Baltimore City

1893 letter details racially restrictive covenants in city neighborhoods

A Johns Hopkins historian has discovered an 1893 letter that details the racially restrictive deed covenants that would, over the next 50 years, help to maintain segregation in many Baltimore neighborhoods.

Paige Glotzer, a doctoral candidate now completing an extensive history of the Roland Park Co., found the document among the well-preserved business archives of the influential real estate firm, which closed in 1960.


It is curious. When the deed restrictions were conceived by a Roland Park executive in the 1890s, two prominent Baltimore attorneys, George Whitelock, president of the Maryland Bar Association, and Samuel Schmucker, later a Maryland Court of Appeals judge, said no. Don't try it. Illegal and wrong.

They advised Edward Bouton, general manager of Roland Park, against creating a deed restriction against "Negroes or persons of African descent" in the homes then going up in Baltimore's fashionable northern suburb. In their legal opinion, such an act of bias was unconstitutional. The attorneys said that such a deed restriction would affect "a whole race of people, who are in Maryland numbered in the thousands."


So what happened? The Roland Park Co. held off 20 years and began using the deeds when Guilford opened in 1913. By the time the company unveiled Homeland in 1924, the restrictions had been in place for a decade. The first batch of Homeland building lots sold out in one day. The covenants were legally unchallenged and the company quietly traded with an all-white, all-Northern European clientele.

The company also sought to woo purchasers away from Northwest Baltimore's Forest Park. Glotzer believes that because Jewish families were moving to Forest Park in the 1920s, the company thought there would be families who would leave — and what better way to attract them than with a restricted neighborhood? She said that Roland Park-Forest Park rivalry was long established.

In the 1890s, the company was not as restrictive as it would become. "The Roland Park Co. was not financially successful initially, and the company built houses on speculation and they also actively rented houses," Glotzer said. "Some Jews were allowed to live in Roland Park at first, but that later changed."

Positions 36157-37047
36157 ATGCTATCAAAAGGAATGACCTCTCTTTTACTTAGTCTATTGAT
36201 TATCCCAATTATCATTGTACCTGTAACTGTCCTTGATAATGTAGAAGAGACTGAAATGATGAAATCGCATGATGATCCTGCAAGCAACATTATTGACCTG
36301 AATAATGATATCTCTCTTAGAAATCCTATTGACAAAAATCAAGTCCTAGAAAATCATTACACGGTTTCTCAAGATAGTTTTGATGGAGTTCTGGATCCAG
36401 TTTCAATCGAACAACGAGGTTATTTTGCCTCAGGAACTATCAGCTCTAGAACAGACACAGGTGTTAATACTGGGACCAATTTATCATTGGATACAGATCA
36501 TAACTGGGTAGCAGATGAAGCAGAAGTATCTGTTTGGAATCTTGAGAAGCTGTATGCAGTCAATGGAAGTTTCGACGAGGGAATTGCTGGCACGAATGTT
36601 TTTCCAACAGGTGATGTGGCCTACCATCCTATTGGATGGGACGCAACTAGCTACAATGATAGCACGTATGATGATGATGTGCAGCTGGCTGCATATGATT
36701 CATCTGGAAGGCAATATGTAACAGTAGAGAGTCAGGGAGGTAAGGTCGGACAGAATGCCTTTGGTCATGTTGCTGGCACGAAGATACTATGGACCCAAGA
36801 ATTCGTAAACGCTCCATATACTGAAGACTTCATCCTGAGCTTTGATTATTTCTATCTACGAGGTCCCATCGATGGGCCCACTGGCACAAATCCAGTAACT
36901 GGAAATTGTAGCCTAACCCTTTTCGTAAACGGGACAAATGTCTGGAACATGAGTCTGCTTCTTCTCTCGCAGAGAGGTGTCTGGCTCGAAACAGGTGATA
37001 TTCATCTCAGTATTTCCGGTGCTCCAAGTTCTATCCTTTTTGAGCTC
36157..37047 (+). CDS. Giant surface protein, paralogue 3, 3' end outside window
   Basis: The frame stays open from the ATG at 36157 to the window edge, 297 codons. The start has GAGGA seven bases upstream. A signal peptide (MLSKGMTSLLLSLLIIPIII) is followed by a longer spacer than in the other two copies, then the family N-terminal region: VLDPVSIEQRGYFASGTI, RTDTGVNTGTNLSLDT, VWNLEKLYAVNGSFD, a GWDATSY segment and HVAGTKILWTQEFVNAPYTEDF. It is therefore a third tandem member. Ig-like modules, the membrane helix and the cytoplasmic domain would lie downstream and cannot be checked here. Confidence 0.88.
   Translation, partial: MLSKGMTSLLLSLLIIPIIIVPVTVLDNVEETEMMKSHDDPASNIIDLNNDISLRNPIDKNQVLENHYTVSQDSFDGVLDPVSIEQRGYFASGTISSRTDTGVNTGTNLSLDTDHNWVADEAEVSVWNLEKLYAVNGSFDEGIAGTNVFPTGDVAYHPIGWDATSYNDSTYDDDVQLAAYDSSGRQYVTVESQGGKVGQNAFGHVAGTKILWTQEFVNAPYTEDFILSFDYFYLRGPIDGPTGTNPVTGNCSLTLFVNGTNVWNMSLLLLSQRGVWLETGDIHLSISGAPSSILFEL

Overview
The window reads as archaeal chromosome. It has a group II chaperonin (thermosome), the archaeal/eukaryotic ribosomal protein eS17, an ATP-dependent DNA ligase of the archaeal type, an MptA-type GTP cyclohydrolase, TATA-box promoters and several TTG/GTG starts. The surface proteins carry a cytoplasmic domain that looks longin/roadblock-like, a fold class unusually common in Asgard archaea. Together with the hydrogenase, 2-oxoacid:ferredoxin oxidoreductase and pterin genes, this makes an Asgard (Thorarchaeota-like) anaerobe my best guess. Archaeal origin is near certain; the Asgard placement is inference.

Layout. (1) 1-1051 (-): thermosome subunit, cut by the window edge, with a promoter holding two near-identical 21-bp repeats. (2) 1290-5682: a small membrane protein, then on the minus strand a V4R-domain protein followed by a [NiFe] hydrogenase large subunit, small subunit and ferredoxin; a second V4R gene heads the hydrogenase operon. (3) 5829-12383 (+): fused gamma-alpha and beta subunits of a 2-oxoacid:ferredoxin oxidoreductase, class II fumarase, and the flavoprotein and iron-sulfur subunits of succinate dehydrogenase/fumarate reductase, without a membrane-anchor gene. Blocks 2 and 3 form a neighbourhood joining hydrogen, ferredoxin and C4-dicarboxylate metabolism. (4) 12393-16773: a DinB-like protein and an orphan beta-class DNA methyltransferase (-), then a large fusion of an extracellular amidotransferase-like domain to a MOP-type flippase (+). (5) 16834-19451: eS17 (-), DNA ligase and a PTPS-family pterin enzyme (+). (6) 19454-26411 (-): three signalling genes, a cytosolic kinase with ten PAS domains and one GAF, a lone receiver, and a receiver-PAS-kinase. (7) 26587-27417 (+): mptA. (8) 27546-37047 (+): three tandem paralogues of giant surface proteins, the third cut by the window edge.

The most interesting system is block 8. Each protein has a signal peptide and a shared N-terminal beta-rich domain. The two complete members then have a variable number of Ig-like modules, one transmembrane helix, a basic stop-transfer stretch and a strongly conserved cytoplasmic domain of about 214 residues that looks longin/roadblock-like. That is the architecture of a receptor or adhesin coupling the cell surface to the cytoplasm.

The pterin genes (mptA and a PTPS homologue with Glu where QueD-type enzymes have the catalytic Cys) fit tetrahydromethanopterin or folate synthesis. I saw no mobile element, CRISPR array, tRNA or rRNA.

She also found a troubling instance of conflict. When a dog bit a Roland Park boy in 1908, Roland Park volunteer watchmen shot and killed four dogs in Cross Keys, a black neighborhood on nearby Falls Road. The story was in The Baltimore Sun and there are letters in the archive that describe the incident.

The covenants were also used in Homeland and Original Northwood, and then copied by other developers throughout the country. It was not until 1948 that the Supreme Court ruled that racially restrictive deeds were unenforceable.

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Glotzer began reading the extensive Roland Park Co. correspondence in 2010. By a quirk, all the records of the development firm were saved. For nearly 60 years, at the end of each December, company secretaries were told to gather the year's letters and bind them up. The company's internal culture was fastidious and involved much letter writing and private internal memos. It all survived to tell a tale.

She also found a troubling pattern of sales behavior. When the company advertised that its neighborhoods were restricted and their own "district," they meant it. While the firm employed men as sales officers, its officials hired a woman, called a "female investigator," to make clandestine but snoopy visits to prospective buyers. This task fell to a Tuscany Road resident.

The files list the job description of the female investigator: "Not too old, not too young, reasonably well educated and from a good family."


"The company got the idea from credit investigators," said Glotzer. "The idea was to use her womanliness to trick men to give information."

That information concerned ethnicity (Jews, Italians and Greeks excluded) and the occasional remark about domestic habits. The company maintained an "exclusion file" of those who tried to buy within its restricted neighborhoods but were found unworthy.

Glotzer, who has studied 20th-century national housing policies, said the influence of the Roland Park Co. was extensive. John Mowbray, its last president, was also a major lobbyist for the real estate industry in Washington and made an impact on urban renewal issues as well.